2. Use Fordham!
Fordham has a range of resources for grad students in search of housing. Don’t be afraid to use them!
Fordham offers furnished off-campus housing in the Bronx at Arthur II, as well as graduate housing at Lincoln Center. Beyond the graduate housing offered by Fordham, there are tools GSAS offers to help grad students in their search off-campus. The Office of Residential Life uses the Places 4 Students server to help students browse off-campus housing options. Best of all, the Fordham Grad Housing site posts listing for housing, as well as listings of grad students looking for roommates.
The advantage to living with another Fordham grad student – even someone in your program! – is the grad life camaraderie, and a shared experience deeper than splitting the Con Ed bill and taking turns washing the dishes.
3. Account for the commute!
Be sure to consider how you’ll get from wherever you’re living to Rose Hill or Lincoln Center, depending on your class schedule. Perhaps having a quick commute is of the utmost importance to you, and you’d be happiest just a few blocks away from campus on Arthur Ave. Or maybe you’ve got your heart set on Williamsburg (you hipster grad student you) and you like reading on long train rides. It’s up to you – just be honest about what will work with your study habits.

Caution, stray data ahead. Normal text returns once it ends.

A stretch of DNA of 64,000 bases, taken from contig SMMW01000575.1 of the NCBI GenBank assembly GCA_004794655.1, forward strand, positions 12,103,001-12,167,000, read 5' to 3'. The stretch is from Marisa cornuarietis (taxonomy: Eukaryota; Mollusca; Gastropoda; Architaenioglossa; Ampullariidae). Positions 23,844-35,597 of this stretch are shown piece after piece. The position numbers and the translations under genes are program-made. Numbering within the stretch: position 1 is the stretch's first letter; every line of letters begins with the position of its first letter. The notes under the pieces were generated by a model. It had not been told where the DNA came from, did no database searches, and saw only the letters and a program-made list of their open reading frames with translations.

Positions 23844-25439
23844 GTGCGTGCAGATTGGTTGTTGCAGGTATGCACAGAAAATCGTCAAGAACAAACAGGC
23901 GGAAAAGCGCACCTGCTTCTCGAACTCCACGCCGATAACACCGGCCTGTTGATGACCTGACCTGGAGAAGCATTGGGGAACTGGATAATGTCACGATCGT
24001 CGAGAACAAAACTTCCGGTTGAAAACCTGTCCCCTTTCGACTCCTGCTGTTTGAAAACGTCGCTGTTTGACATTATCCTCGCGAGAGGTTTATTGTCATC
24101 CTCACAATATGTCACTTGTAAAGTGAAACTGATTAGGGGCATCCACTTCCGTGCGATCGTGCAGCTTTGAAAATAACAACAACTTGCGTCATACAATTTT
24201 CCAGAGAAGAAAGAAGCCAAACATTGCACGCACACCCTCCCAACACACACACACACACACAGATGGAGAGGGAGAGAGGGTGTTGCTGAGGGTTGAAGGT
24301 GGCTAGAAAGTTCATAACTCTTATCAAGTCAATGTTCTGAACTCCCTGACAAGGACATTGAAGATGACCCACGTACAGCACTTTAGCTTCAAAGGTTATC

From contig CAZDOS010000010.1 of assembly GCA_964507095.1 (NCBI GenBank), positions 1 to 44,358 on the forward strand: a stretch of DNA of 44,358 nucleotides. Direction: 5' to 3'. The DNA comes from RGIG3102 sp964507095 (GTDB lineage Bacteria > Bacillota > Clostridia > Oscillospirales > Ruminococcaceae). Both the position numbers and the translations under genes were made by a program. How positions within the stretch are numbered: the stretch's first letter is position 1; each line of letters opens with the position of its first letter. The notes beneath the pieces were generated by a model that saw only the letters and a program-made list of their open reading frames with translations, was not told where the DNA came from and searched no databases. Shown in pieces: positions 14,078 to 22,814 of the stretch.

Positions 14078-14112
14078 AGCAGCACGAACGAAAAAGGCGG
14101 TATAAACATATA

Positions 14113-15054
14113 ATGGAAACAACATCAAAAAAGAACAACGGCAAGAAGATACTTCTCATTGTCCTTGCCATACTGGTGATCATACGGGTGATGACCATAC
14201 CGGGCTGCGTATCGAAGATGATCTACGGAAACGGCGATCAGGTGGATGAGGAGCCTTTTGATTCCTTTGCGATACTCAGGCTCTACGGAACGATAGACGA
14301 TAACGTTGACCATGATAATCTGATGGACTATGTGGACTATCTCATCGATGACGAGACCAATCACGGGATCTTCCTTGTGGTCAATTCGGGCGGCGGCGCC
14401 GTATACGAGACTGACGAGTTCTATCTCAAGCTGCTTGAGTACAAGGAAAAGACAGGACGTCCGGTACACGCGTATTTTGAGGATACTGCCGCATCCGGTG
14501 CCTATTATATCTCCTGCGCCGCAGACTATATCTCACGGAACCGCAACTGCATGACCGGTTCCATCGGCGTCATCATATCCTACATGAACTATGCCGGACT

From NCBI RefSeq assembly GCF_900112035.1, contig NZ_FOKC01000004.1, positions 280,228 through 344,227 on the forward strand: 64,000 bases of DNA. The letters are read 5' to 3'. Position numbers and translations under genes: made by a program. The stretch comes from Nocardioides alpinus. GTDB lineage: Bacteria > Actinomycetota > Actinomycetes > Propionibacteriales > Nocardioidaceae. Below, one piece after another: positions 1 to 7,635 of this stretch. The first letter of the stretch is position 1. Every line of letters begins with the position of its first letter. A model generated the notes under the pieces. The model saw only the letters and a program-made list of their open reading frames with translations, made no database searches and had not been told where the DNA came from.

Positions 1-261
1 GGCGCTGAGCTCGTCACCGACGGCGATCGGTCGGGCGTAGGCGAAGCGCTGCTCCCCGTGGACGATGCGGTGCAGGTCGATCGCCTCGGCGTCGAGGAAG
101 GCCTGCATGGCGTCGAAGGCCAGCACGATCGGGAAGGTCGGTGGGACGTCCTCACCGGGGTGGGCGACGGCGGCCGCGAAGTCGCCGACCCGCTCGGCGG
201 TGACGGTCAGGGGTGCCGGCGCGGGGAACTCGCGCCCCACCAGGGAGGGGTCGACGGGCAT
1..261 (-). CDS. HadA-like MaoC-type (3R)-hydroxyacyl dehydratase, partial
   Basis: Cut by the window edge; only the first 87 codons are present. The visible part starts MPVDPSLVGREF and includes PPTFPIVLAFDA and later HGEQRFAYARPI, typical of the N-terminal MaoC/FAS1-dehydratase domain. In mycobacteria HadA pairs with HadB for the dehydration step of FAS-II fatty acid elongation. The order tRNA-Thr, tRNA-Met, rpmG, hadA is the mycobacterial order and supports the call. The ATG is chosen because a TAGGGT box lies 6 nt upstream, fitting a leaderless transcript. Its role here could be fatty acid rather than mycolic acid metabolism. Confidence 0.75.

The truth is that Fordham is in New York, people, and in New York everyone commutes. Columbus Circle is highly accessible, and so is Rose Hill. The 4 and D are within walking distance from the Bronx campus and the Bx12 bus connects to the 1 and A trains.
Between the subway, buses, Ram Van, and MetroNorth you can get to Fordham from pretty much anywhere in the city. So after you’ve found a neighborhood you love and accounted for commuting time…
4. Just live wherever you want to live!
Part of the beauty of grad school is that it is a fundamental part of your life but it need not define your experience of New York City. You can be as immersed in university life as you’d like, or you can turn up on campus only for class and conferences with professors.
I have friends at Fordham from all five boroughs (yes, all five – including Staten Island), as well as other states. I know grad students who commute from as far as Connecticut, New Jersey, and Pennsylvania!
Live where you want to live – and do what works for you.
Grad school is so all-consuming (in a sometimes fantastic, sometimes stressful way), that your home must be a refuge: a place where you can do work but also be at peace. Find the roommate, space, and neighborhood that feel right and try not to worry about the rest. (The rest will worry about itself.)
If you’re thinking about moving before this next year of grad school begins, I wish you luck! Remember to keep calm and carry on, and do what is best for you! Use the resources and networks within your grasp, and make sure to thrive wherever you land.